The coronavirus pandemic of 2020 has created a seemingly paradoxical scenario for the finances of health care providers. While states were rushing to build field hospitals to prepare for a surge of COVID-19 patients, traditional revenue streams for providers completely dried up: elective procedures were suspended and social distancing protocols limited the number of patients in office settings. A public health crisis became a health care crisis, as COVID-19 revealed the faults in the way necessary and critical health care services are paid for in America.
Strategies for Supporting and Strengthening Medicaid Information Technology During the COVID-19 Crisis
Alice Lam and Elizabeth Dervan, Manatt Health
As states face the extraordinary challenges of the COVID-19 crisis, information technology (IT) is an essential tool to support access to health coverage and the safe and effective evaluation, testing, and treatment of patients nationwide. Under the current statutory and regulatory framework, state Medicaid agencies are authorized to receive federal funding for Medicaid IT and associated activities, and much of it at an enhanced federal matching level. Medicaid IT and associated activities eligible for support comprise the development, implementation and operations of states’ vast Medicaid program administrative systems and state Medicaid agency activities to facilitate adoption of electronic health records and exchange of health information by health care providers.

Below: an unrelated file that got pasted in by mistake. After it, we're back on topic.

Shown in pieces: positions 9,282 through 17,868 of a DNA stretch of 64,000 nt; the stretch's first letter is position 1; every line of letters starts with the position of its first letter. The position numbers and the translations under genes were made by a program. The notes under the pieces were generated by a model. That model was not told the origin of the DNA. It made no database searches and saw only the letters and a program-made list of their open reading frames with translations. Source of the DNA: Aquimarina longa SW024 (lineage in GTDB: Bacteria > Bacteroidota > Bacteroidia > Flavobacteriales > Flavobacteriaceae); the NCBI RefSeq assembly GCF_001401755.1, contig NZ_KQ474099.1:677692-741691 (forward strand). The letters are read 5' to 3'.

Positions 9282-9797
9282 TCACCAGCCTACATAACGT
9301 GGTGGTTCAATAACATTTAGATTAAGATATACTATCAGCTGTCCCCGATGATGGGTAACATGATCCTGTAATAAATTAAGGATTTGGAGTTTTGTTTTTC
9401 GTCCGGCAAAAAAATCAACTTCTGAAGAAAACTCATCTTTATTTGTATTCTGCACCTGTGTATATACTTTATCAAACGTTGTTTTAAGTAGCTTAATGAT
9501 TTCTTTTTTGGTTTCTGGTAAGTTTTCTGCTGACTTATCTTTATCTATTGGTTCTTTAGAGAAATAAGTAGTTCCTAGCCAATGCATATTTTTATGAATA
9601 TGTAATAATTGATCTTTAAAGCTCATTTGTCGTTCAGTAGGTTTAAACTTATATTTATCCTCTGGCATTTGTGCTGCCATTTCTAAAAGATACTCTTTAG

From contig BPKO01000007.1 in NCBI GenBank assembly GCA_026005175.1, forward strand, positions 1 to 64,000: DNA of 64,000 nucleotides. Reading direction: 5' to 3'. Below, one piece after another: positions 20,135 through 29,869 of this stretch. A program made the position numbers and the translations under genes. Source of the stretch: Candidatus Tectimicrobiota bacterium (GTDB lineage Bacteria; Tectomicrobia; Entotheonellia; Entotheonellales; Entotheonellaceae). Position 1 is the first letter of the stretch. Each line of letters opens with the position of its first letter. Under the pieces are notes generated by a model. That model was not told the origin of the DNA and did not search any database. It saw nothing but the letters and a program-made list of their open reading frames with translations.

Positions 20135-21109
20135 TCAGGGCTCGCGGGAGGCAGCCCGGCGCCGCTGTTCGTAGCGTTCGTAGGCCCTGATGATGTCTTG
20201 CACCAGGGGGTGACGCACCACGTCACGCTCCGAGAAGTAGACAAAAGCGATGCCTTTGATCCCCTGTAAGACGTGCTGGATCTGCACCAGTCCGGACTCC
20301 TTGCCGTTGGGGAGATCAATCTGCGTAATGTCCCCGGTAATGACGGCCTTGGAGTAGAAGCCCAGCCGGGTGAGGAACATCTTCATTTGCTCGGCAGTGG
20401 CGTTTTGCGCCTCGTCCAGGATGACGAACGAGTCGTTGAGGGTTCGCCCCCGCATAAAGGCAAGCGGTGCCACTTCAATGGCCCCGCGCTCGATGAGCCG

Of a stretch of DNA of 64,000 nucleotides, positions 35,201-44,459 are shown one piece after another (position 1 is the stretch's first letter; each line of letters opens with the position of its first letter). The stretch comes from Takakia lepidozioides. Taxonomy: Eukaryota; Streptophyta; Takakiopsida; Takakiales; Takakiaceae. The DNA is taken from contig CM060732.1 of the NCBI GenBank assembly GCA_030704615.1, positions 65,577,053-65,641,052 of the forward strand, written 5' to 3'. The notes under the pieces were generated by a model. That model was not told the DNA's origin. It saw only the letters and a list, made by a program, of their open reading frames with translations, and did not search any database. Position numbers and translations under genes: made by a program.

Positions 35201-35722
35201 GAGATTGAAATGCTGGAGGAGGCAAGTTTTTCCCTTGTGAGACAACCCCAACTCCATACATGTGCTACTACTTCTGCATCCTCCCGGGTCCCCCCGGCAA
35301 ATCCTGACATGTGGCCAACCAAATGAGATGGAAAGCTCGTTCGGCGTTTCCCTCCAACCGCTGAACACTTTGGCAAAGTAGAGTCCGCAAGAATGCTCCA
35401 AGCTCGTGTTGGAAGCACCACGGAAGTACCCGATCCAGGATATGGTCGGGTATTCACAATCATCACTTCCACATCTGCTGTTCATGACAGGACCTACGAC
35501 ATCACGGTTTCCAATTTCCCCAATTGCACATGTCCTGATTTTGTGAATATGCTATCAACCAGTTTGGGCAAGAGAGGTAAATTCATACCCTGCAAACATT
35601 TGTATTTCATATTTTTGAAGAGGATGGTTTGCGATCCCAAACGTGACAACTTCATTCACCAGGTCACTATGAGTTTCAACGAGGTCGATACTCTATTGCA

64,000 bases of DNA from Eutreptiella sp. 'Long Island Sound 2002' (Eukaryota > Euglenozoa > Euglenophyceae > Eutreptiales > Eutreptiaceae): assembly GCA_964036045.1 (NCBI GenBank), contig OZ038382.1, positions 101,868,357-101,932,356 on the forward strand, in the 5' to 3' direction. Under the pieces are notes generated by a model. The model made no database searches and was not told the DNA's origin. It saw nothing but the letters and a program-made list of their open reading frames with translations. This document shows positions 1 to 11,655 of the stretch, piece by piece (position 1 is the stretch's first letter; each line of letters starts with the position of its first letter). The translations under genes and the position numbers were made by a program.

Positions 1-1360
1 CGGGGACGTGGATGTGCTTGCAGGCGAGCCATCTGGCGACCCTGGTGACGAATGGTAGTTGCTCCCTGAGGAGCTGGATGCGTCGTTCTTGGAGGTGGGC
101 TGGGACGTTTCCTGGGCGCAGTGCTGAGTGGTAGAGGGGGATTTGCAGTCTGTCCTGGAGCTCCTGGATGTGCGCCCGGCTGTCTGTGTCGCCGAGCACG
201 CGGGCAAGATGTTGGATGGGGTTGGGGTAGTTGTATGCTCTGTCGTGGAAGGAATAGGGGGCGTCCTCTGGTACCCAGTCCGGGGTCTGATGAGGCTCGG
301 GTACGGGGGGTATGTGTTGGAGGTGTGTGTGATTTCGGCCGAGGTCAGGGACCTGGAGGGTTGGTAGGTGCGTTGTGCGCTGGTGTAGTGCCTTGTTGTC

This issue brief outlines potential IT investments in responding to COVID-19 and strategies for states to support these investments, and to secure current and future IT investments that enable ongoing Medicaid program operations and advance health information exchange. The issue brief also highlights the Medicaid authorities and the provisions that may allow states more expeditious access and flexible use of these funds during the ongoing public health emergency and in retooling the Medicaid delivery system in this new era of pandemic.
SHVS is also hosting a companion webinar to this issue brief on Thursday, May 21.